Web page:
steuard: (physics)
Sunday, July 8th, 2012 08:24 am
I've finally finished mucking with my poster of the solar system!

I made some last minor adjustments to the look of it (the black goes all the way to the edge, now, as does a "throwaway" portion of the Sun image), I clarified the license terms (with explicit permission to pay someone to print a copy of your own), and I put up a link to buy the poster on Zazzle. (I don't see much need to also list at CafePress... right?)

I still don't know for sure whether the college will actually decide to print a bunch of these for marketing in August or September. If they do, I might be able to buy a few from them at cost for anyone who'd like to have a copy, which would presumably be cheaper than what you'd get from Zazzle. But you're obviously welcome to just buy the things online, too, and that would give you more flexibility about the size you want. (If you do, let me know how Zazzle's quality is!) If you have any suggestions on making the interface at Zazzle a little easier to use, I'm all ears: it's a bit annoying that I can't specify a minimum size, for instance (and that the "this aspect ratio only" option is more trouble than it's worth).

This'll be my last post about the poster for a while, honest! (Kim will no doubt be glad to hear that.)
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Wednesday, June 20th, 2012 10:01 pm
When our college president sent out his monthly campus update, I was pleasantly surprised to see my picture: he was happy about the very successful public viewing event that another professor and I arranged for the transit of Venus on June 5. (I'm up for tenure this fall, so the recognition is good!) We got an article on the front page of the local paper that morning, and between that and a campus email we wound up sharing the event with something like 150-200 people over the course of the evening.

It was a lot of fun. We gave people three ways to view the transit. They could stand in line to look through our good telescope (with its solar filter). (That's what's pictured above, though this was just my attempt at a hasty, imperfectly-focused shot right before I had to leave. You can barely even make out the cool sunspots in my picture.) They could look at a fairly large image projected on the wall (pictured below), which wasn't as clear but allowed lots of people to look at once. And finally, they could use my Harvey Mudd solar viewing glasses (thanks, HMC!): it was just possible to make out the round black disk of Venus blocking the sun without magnification, but that was one of the coolest parts of the experience for me.

I won't clutter up everyone's friends pages with pictures... )

That last picture shows an impromptu scale model of the inner solar system that I set up on the football field (right next to the telescopes). I put a picture of the Sun on the 25 yard line, with the right scale to match Earth right on the goal line. Venus then wound up on the 7 yard line. If you click to zoom in on this photo, you might just be able to spot the tiny picture of Earth printed there (which is also to scale, along with the Moon and the distance between them). The solar system is big, and it's something of a miracle that these tiny little planets with their differently-tilted orbits ever manage to line up enough for transits at all. In fact, I got rather excited talking about all this to the crowd: a friend took a video of me giving my last "welcome chatter" of the night, after the crowd had thinned out a lot. (The college made its own video of the event, too. But it doesn't look like anyone thought to take pictures of the long line that we had for the first hour or so.)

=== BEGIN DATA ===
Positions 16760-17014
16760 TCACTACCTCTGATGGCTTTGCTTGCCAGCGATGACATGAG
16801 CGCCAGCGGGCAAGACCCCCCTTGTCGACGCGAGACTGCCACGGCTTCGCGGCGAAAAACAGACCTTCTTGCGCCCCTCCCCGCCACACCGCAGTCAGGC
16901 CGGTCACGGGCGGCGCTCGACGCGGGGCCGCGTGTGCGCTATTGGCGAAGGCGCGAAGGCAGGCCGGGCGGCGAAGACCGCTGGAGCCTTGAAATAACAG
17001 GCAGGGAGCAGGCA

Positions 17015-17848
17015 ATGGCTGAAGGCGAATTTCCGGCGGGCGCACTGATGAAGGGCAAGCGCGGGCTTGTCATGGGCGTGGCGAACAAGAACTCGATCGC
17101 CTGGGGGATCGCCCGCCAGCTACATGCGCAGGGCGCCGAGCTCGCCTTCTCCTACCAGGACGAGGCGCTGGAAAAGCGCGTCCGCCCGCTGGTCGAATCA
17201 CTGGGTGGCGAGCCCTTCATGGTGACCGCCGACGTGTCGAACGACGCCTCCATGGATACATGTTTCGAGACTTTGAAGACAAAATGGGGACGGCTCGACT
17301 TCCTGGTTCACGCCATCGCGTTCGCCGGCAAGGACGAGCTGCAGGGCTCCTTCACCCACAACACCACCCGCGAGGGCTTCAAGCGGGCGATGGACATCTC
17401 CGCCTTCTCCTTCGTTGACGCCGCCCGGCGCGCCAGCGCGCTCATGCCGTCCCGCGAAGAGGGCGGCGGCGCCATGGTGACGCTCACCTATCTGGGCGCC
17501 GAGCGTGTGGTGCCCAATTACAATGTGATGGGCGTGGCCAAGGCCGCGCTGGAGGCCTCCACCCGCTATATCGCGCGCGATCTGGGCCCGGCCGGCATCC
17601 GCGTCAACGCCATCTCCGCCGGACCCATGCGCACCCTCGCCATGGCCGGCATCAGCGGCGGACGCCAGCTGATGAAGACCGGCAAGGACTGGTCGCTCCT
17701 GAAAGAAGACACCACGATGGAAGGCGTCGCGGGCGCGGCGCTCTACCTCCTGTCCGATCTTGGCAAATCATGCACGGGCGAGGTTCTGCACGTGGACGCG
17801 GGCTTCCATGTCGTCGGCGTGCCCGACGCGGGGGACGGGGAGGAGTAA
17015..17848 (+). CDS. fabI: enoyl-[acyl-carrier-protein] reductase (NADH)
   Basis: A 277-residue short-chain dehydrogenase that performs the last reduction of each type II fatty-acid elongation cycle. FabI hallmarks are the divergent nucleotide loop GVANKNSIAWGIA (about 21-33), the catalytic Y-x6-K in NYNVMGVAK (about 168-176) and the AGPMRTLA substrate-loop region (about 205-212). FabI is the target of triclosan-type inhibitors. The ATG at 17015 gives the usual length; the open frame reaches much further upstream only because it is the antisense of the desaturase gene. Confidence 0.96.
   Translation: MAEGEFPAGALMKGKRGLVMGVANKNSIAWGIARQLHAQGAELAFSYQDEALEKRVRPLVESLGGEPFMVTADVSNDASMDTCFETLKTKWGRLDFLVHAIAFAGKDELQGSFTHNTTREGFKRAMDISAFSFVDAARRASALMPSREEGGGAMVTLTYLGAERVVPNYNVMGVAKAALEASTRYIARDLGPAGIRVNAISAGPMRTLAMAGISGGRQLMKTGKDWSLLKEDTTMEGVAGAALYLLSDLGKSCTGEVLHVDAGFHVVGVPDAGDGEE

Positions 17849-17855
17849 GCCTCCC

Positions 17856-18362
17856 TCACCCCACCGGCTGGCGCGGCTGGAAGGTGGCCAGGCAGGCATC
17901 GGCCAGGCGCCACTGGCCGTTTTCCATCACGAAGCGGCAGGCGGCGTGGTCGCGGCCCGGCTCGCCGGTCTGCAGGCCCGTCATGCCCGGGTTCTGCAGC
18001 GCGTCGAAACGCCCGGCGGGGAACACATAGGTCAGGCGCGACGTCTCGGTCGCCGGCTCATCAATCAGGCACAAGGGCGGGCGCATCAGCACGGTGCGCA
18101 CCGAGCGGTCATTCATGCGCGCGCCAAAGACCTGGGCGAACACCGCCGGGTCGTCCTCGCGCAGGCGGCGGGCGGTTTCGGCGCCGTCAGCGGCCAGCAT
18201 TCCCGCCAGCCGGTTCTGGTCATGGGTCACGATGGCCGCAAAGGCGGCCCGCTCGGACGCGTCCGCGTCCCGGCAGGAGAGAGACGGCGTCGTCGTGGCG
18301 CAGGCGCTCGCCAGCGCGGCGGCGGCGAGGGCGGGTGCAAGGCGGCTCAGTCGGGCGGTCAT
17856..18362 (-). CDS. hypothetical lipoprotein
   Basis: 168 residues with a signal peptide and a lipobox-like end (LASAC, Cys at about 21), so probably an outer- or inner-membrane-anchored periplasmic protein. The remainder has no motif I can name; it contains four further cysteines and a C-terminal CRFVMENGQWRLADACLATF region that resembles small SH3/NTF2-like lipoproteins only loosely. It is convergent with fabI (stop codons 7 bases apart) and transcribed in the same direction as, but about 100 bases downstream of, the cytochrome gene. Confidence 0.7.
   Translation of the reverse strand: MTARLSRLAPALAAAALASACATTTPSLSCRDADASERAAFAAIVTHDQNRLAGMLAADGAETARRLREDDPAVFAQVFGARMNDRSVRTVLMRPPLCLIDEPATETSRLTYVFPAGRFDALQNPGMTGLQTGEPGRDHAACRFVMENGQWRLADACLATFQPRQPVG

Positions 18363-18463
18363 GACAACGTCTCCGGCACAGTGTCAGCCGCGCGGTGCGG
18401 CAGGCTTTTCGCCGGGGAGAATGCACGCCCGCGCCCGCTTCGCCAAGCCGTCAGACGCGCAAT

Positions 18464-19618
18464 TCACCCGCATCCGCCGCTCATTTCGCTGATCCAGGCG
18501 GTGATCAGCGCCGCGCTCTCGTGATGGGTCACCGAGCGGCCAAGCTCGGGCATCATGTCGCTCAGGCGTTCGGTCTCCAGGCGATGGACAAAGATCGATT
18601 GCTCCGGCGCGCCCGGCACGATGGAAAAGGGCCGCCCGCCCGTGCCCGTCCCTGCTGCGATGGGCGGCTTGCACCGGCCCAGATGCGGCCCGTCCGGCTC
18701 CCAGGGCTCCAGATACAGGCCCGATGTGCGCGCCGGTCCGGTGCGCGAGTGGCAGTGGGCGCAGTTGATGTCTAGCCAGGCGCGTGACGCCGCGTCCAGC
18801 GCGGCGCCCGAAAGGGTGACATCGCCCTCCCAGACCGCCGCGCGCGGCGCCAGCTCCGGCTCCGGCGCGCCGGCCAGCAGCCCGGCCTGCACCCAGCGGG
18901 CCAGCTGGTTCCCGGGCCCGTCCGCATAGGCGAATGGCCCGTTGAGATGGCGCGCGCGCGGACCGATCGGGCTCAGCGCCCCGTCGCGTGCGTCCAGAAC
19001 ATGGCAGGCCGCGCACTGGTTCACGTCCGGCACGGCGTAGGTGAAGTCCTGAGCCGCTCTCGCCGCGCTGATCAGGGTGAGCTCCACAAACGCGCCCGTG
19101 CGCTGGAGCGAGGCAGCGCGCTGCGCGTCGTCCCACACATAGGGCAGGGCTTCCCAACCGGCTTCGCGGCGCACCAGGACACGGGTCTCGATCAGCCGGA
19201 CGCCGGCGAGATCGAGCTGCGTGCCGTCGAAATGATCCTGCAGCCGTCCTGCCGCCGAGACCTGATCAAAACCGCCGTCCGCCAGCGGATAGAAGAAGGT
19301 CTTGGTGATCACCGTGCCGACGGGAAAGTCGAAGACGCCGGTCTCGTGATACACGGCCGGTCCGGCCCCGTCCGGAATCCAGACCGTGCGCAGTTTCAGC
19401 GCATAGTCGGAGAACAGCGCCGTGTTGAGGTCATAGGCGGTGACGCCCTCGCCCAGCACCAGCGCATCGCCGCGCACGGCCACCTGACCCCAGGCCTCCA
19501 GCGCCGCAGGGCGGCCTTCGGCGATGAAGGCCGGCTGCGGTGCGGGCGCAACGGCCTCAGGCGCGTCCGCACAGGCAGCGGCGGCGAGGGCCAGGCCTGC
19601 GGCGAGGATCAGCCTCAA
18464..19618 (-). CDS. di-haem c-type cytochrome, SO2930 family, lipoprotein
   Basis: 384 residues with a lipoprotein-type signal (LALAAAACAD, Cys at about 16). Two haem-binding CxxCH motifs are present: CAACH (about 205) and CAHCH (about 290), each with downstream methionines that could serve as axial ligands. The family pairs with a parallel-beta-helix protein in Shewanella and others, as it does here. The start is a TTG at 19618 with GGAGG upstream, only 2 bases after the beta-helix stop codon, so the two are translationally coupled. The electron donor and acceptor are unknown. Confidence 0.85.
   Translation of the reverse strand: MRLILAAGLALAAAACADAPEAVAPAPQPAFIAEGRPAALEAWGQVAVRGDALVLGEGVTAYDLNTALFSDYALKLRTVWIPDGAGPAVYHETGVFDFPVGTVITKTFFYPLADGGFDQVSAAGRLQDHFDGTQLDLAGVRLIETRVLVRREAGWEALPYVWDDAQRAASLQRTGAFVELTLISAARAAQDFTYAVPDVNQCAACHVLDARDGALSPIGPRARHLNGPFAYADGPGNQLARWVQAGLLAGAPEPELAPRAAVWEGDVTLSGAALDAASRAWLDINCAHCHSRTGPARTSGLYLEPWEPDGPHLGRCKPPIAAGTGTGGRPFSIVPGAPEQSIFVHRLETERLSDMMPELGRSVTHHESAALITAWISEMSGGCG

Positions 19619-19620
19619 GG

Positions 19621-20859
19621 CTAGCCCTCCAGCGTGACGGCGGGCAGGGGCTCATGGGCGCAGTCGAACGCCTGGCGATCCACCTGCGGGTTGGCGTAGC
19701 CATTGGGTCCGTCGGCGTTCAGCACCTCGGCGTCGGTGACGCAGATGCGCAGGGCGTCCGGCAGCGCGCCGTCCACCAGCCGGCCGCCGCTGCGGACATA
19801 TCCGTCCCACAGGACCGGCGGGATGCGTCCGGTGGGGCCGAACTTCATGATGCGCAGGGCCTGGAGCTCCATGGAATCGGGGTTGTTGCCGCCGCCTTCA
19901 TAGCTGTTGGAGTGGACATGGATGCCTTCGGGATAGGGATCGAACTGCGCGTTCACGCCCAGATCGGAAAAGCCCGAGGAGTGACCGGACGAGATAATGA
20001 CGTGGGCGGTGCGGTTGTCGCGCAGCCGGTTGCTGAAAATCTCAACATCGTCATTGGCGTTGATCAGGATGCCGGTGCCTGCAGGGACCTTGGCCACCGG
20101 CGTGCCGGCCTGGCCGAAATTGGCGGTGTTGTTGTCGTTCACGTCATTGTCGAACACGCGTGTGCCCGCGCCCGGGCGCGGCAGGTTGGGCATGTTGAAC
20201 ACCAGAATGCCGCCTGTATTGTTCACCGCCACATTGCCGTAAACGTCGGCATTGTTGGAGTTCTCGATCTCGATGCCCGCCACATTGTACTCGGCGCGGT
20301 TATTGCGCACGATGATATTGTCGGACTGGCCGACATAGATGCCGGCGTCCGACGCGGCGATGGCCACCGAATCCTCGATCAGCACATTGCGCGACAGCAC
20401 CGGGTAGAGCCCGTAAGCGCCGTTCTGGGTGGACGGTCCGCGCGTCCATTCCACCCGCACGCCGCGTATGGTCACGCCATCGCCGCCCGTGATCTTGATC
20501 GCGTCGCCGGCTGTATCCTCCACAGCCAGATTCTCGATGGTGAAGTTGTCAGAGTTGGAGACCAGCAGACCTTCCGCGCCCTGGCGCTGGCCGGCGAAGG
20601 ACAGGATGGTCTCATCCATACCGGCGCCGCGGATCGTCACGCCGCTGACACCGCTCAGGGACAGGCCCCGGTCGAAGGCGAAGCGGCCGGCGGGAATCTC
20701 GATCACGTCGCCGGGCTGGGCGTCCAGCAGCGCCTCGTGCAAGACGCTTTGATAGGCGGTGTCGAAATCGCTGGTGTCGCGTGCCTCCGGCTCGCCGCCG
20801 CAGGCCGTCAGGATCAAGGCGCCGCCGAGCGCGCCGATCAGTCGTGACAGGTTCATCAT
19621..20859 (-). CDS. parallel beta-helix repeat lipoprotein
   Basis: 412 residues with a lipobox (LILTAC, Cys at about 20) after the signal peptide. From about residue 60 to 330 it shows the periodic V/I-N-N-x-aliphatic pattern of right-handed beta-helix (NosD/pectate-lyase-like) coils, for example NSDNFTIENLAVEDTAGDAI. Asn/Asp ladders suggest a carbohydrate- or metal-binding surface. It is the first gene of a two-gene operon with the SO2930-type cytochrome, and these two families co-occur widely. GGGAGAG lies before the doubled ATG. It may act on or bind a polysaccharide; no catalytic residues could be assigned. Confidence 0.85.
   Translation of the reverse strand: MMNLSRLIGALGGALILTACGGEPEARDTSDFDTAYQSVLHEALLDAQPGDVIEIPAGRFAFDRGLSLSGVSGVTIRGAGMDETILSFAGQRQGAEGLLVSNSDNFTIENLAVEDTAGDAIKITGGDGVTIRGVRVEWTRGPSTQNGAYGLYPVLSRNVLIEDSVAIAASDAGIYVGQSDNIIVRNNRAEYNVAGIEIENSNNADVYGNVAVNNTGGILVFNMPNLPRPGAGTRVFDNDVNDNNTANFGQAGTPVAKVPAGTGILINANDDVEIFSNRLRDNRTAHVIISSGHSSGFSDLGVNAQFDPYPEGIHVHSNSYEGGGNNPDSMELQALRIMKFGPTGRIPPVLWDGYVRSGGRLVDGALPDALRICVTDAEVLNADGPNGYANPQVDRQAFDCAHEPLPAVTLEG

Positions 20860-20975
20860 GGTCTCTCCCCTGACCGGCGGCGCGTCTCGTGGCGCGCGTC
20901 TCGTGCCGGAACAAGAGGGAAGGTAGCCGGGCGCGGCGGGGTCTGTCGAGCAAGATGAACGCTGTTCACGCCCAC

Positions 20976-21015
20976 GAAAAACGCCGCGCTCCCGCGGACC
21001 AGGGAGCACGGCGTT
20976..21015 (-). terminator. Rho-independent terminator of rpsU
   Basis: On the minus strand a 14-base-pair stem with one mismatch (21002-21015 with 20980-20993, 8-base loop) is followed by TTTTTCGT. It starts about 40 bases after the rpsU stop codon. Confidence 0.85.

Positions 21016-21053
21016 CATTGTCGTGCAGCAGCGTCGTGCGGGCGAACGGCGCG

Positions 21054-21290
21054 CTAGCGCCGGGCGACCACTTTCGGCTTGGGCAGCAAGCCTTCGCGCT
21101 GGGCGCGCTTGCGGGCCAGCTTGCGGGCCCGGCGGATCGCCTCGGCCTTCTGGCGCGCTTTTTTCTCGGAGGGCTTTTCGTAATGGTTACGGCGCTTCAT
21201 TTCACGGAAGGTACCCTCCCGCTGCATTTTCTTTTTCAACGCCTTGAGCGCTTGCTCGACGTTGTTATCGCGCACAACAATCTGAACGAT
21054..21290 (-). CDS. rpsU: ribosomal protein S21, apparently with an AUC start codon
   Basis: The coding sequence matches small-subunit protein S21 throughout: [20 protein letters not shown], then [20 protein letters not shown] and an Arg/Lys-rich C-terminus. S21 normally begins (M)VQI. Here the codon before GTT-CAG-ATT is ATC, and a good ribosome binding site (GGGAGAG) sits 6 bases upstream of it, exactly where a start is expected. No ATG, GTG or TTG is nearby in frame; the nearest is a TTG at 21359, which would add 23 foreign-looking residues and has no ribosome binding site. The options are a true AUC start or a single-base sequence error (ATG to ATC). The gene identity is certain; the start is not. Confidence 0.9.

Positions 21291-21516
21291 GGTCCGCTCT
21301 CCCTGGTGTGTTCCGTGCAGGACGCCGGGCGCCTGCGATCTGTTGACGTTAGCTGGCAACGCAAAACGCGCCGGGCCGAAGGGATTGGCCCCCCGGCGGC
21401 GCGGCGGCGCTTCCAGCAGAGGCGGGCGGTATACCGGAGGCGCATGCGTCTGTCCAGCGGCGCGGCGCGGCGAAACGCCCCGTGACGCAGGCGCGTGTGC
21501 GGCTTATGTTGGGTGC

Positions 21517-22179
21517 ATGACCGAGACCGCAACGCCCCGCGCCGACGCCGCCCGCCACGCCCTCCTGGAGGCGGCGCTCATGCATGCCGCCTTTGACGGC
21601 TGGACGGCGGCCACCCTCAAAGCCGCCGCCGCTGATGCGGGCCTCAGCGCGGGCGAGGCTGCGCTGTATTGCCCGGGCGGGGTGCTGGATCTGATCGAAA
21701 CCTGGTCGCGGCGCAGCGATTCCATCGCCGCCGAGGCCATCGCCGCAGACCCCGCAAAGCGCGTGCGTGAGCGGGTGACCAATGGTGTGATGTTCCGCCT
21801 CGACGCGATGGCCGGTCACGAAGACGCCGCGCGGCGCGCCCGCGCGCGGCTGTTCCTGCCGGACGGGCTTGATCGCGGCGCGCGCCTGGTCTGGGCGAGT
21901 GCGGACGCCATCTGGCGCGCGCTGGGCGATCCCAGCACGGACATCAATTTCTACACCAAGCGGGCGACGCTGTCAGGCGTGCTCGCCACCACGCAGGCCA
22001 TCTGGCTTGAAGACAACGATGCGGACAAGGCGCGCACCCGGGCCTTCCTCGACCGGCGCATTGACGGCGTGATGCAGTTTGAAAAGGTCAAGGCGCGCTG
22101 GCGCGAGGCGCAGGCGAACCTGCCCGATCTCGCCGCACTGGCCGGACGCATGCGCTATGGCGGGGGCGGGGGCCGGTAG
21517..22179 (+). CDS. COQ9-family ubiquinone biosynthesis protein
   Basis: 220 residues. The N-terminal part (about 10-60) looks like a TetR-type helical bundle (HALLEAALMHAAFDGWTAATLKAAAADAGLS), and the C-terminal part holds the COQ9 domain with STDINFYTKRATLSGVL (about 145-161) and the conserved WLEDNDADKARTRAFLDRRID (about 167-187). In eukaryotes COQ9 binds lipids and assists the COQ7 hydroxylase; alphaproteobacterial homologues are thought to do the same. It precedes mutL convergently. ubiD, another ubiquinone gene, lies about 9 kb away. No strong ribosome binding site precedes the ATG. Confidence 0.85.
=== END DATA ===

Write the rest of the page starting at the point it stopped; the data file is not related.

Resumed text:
Finally, the fun of the event and of tracking down pictures of the sun and planets for my scale model got me interested in making a poster of the planets to put up outside our planetarium. I spent a block of time hunting around NASA websites for big chunks of a weekend and a few evenings, and assembled this:

The full-resolution PDF will print 4'x3' with a resolution of at least 120dpi (and considerably more for many objects); I'll eventually be sharing it under a Creative Commons license. I'm pretty proud of it: you can't read them on this little picture, but each planet and moon comes with some interesting fact about the object. (There are very few posters like this based on real images, and too many of those obsess over dull numerical data instead of remarkable things like Mars's seasonal dry ice caps or Triton's probable geysers of liquid nitrogen.)
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Tuesday, October 11th, 2011 03:05 pm
In a brief lull after lunch today, I happened upon a link to a cool-sounding science story: Giant Triassic Kraken Lair Discovered!. The gist of the story is that there's a fossil bed of ichthyosaurs in Nevada that's puzzling: nine bus-sized fossils were found in the same place, with no sign of how they all died. There's evidence that the location of the carcasses was in deep water when they were deposited: how did they all wind up in the same place?